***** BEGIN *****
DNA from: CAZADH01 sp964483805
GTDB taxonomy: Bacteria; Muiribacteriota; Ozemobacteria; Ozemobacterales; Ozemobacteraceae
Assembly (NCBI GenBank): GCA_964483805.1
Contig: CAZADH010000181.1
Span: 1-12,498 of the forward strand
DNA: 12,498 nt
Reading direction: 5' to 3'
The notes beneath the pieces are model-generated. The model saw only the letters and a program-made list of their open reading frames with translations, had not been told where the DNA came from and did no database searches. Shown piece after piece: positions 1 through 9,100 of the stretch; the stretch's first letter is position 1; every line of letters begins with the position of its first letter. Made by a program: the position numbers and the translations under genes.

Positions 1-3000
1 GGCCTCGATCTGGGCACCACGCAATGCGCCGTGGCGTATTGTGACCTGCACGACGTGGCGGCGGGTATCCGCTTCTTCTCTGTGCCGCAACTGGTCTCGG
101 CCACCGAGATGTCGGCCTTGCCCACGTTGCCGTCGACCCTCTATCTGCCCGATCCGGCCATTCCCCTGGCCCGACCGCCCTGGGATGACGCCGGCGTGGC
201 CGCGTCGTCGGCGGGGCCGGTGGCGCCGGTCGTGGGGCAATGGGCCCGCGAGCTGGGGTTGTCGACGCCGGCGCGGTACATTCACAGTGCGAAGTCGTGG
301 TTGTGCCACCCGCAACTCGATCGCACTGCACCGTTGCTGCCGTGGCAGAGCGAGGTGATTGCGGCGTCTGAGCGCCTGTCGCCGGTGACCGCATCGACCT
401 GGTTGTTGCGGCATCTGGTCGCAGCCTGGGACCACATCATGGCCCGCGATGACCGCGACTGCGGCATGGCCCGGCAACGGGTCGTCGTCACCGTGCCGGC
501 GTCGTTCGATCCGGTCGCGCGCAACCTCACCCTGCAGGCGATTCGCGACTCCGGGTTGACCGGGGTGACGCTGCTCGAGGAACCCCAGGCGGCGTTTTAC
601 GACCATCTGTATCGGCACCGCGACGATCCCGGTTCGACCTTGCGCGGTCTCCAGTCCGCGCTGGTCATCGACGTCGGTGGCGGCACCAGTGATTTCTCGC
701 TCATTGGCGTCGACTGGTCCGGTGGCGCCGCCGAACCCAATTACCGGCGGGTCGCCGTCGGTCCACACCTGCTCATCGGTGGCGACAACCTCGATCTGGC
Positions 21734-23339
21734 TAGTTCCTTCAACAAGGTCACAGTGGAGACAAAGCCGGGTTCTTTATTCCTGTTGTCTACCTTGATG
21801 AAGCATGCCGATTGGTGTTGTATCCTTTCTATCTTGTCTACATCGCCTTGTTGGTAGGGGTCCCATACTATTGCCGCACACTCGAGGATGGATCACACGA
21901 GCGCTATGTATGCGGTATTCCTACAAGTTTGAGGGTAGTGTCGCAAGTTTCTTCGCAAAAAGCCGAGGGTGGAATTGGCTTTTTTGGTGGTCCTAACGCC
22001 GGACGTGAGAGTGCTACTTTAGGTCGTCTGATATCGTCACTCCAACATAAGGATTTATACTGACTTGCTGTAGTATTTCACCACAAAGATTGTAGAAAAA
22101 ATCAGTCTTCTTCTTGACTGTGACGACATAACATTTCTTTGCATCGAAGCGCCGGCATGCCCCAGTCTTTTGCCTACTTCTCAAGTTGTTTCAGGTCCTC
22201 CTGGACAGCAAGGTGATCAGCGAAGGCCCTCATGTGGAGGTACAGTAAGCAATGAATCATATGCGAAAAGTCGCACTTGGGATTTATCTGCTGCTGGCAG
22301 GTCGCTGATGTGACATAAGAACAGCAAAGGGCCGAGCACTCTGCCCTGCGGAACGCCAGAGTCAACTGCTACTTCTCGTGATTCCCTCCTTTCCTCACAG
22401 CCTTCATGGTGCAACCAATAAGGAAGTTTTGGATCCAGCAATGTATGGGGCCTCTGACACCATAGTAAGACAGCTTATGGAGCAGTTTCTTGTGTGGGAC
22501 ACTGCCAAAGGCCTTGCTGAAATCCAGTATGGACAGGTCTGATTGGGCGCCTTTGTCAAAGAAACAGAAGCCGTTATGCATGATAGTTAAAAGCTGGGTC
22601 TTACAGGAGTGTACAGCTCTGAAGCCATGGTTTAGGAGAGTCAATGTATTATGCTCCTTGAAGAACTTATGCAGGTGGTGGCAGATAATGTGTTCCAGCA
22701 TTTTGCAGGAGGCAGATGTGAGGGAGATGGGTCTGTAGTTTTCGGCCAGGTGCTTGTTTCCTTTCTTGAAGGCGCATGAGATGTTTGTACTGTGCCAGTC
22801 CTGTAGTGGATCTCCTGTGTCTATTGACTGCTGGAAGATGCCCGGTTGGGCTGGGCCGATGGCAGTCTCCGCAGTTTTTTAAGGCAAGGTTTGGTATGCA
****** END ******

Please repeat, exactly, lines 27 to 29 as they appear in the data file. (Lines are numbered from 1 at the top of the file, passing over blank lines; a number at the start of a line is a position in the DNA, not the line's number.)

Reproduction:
22501 ACTGCCAAAGGCCTTGCTGAAATCCAGTATGGACAGGTCTGATTGGGCGCCTTTGTCAAAGAAACAGAAGCCGTTATGCATGATAGTTAAAAGCTGGGTC
22601 TTACAGGAGTGTACAGCTCTGAAGCCATGGTTTAGGAGAGTCAATGTATTATGCTCCTTGAAGAACTTATGCAGGTGGTGGCAGATAATGTGTTCCAGCA
22701 TTTTGCAGGAGGCAGATGTGAGGGAGATGGGTCTGTAGTTTTCGGCCAGGTGCTTGTTTCCTTTCTTGAAGGCGCATGAGATGTTTGTACTGTGCCAGTC